Storm Tracking: Now Available in RainViewer 2.11

RainViewer now includes a hurricane tracker to help you track hurricanes, typhoons, and tropical cyclones. Even better, the feature is free for everyone who uses the RainViewer app on either Android or iOS.

Tropical cyclones—commonly called hurricanes in the Atlantic Ocean, typhoons in the Western Pacific Ocean, or cyclones in the Indian Ocean—can disrupt ship and plane routes, and also can cause problems whenever they encounter human-populated places. For example, Hurricane Ida caused significant damage across several U.S. states, from Louisiana, where it made landfall, all the way to the Northeast, where it caused flooding. Some estimates have attributed more than 110 deaths linked to Hurricane Ida, along with more than $50 billion of damages. Tropical cyclones, hurricanes, and typhoons occur over warm waters as the rotation of the earth, warmth of the water and air interact. (See How tropical storms start for more details.)

The new hurricane tracking feature shows you the probable path of these potentially dangerous tropical cyclones. So now, you may use RainViewer not only to show radar-detected rain, but also as your hurricane tracker app.

To display hurricanes, typhoons, and cyclones, tap the layer icon (upper right area), then tap Storm Tracks. Additionally, we recommend you tap Radar and Satellite view to show not only radar-detected rain near land, but also the satellite view of storms far from radar sites.

Open the RainViewer app on Android, iOS or iPadOS, then tap the layer icon. Tap to select the Storm Tracks overlay.

For an overview of tropical cyclones tracked in RainViewer, pinch in (with two-fingers, just as you would on Apple Maps or Google Maps) to display more of the world on the map. Each storm track shows a storm’s current location on a line that displays the storm’s past and projected path. While past and future points are circles, the current location appears as a distinctive storm icon.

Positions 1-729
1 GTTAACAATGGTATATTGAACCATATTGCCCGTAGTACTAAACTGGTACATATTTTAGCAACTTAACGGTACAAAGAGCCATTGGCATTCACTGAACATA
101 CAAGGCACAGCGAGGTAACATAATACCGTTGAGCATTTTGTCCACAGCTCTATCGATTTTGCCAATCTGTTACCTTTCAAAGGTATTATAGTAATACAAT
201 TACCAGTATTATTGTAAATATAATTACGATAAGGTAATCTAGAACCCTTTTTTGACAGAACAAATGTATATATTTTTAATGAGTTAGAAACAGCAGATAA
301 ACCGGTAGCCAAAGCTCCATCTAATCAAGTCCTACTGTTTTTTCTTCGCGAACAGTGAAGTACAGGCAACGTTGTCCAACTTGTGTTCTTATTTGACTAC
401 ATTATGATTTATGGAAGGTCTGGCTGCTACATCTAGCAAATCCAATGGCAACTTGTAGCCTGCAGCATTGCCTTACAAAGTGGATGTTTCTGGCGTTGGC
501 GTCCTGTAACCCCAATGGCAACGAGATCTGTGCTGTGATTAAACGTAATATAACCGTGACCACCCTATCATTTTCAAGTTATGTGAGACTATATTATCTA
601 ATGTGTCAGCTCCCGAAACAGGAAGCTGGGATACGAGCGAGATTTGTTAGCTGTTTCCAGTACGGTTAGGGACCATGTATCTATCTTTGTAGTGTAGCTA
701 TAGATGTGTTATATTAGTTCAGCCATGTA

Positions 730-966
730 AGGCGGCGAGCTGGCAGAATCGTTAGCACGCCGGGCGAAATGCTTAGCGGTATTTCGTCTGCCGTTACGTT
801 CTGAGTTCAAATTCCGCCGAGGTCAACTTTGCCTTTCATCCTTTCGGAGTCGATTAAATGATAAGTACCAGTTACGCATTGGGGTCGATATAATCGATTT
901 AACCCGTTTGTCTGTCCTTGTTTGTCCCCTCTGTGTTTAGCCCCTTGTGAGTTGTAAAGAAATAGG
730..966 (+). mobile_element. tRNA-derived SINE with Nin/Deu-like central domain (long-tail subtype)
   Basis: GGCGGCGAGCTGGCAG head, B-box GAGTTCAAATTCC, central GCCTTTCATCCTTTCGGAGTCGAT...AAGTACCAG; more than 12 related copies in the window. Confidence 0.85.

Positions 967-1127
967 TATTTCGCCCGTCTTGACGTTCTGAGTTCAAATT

The projected path of each hurricane, typhoon, or cyclone shows as both a cone and a line. The cone indicates the range of statistically probable storm routes. The line marks the middle of the projected path in the cone. Anyone around the area of a projected path of a storm should stay alert, since significant wind, rain, and flooding may occur far from the center of a storm.

The probable path of each storm shows as both a cone and line.

Tap any of the circles on the storm track to display more details about the storm at that particular point. With each point, the information box gives you the time (past, present, or future), along with the storm category, wind speed, and motion (shown as a general direction and speed). Note that the color of each marked point corresponds to the storm intensity level (e.g., a dark orange point denotes a Category 3 Hurricane in the Atlantic, with storm speeds between 111 and 129 mph), while the words used to categorize a storm reflect standard regional use (e.g., a storm in the Atlantic could be listed as a Category 3 hurricane, while a storm in the Western Pacific could be identified as a Typhoon).

Tap on any of the marked points on the line to display details about the storm at a particular time (part, present, or future).

If you share hurricane, typhoon, or cyclone information from RainViewer on social media, make sure to mention us on Facebook or Twitter. Let us know what you think of the new hurricane tracking layer in RainViewer!

You might also like

RainViewer RainViewer